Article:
Isaac M. Ward was born in Scott County, Kentucky in 1834. He attended local schools and worked as a bootmaker prior to his enlistment in the army. Isaac was enlisted into Company A, 1st US Cavalry by Lieutenant Riddick in Decatur, Ohio on January 26, 1857. His enlistment documents describe him as 5’6” tall, with light hair, hazel eyes, and a fair complexion.

Ward served for the next four years on the frontier in Company A, receiving promotions to corporal and sergeant. At the outbreak of the Civil War, he accompanied his regiment as it moved to Washington, DC. After Company A reached Washington, he was appointed a second lieutenant in the 6th US Cavalry on October 23, 1861. The 6th US Cavalry's acting commander, Lieutenant Colonel William Emory had commanded the 1st Cavalry at the outbreak of the war, and may have had something to do with the appointment.

Lieutenant Ward joined his new regiment that same month, and was assigned to Company A. The following month he was assigned to Company F, where he served through the peninsula campaign. He trained with the regiment throughout the winter of 1861, and accompanied them to the peninsula for their first campaign the following March.

In August 1862, Lieutenant Ward was assigned as an aide de camp to General Pleasonton, on whose staff he served until the following April. Ward was promoted to first lieutenant on October 20, 1862. He returned to his regiment in April 1863, just in time to command Company A during Stoneman’s raid.

Lieutenant Ward was killed at the head of his squadron of Companies A and M near Beverly Ford during the battle of Brandy Station on June 9, 1863. The squadron was charging in support of a flanked line of the regiment’s skirmishers. He was shot through the chest while attempting to capture a Confederate battle flag in close fighting. He is buried at Culpeper National Cemetery in Culpeper, Virginia.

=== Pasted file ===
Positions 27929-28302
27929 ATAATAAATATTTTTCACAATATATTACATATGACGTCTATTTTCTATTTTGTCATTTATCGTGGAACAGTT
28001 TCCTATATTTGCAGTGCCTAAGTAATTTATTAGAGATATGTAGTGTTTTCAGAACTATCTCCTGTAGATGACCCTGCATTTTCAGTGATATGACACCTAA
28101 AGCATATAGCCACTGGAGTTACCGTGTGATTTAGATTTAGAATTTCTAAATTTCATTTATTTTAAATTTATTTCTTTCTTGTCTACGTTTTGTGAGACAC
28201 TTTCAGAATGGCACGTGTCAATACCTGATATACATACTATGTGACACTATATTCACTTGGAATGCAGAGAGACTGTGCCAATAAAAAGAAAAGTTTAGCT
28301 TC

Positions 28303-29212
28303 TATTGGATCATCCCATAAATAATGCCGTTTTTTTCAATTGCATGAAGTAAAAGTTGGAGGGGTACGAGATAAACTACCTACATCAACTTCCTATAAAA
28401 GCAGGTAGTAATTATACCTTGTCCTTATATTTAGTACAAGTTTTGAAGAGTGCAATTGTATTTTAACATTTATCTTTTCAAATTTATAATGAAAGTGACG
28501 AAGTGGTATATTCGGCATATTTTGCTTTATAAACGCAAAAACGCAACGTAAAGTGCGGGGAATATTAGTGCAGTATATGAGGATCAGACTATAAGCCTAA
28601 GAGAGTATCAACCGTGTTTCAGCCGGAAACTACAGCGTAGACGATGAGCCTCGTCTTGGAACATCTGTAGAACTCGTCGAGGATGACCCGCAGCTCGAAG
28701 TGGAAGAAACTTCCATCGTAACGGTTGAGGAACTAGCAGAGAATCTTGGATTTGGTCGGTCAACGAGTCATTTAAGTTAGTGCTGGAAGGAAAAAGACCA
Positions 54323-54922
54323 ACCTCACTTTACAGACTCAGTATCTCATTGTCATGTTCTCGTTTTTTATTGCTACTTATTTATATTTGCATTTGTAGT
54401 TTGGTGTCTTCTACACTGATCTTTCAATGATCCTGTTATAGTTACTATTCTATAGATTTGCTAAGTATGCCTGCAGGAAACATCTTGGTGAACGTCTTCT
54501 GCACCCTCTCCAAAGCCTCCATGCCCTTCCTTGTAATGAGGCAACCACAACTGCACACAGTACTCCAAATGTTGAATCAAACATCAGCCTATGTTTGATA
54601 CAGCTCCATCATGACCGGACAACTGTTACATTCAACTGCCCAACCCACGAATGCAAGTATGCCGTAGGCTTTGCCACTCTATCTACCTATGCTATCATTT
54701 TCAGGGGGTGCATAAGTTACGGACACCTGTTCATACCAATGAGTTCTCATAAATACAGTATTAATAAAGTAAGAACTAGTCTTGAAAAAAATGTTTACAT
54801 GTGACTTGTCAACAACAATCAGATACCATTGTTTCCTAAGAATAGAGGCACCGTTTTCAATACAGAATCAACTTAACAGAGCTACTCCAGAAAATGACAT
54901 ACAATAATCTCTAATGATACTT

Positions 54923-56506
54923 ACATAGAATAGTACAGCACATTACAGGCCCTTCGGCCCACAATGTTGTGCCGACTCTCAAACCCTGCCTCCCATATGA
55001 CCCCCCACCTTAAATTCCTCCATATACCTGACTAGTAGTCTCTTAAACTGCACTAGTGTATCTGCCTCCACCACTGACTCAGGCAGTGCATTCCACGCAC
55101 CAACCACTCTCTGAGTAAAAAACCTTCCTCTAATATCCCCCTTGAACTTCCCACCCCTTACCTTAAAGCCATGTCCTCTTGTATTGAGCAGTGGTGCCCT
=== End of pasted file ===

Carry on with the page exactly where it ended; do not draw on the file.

Carter, From Yorktown to Santiago, pages 86

Crouch, Richard E. Brandy Station, page 241

Enlistment documents, Isaac M. Ward

Heitman, page 1001

Henry, Volume II, page 215

Monday, November 3, 2008

Fiddler’s Green: James F. Wade

James Franklin Wade was born in Jefferson, Ohio on April 14, 1843. His father, Senator Benjamin F. Wade, was a senator from Ohio during the Civil War, and a harsh critic of President Lincoln. Following Lincoln’s assassination, he was President Johnson’s acting vice president, and came within one vote of becoming president. Had Andrew Johnson been impeached, Wade would have succeeded him as president.

James was educated in local schools and working in the community when he received an appointment as a 2nd lieutenant in the 6th US Cavalry from the state of Ohio on May 14, 1861, which he accepted on June 24, 1861. His initial assignment was as a recruiting officer for the regiment in his home state. He was responsible for recruiting the majority of Company B, primarily from Cleveland and Columbus, through October 1861. Upon joining the regiment, oddly enough, he was assigned to Captain Charles Russell Lowell’s Company K.

Lieutenant Wade trained with his regiment during the winter of 1861-1862, learning his new trade. When the regiment went to war on the peninsula in the spring, however, he was transferred to the staff of Brigadier General Emory, commander of the 1st Brigade of the Cavalry Reserve of the Army of the Potomac. He returned to the regiment following the campaign. By October 1862, he was commanding the company, as Captain Lowell had been assigned to General McClellan’s staff.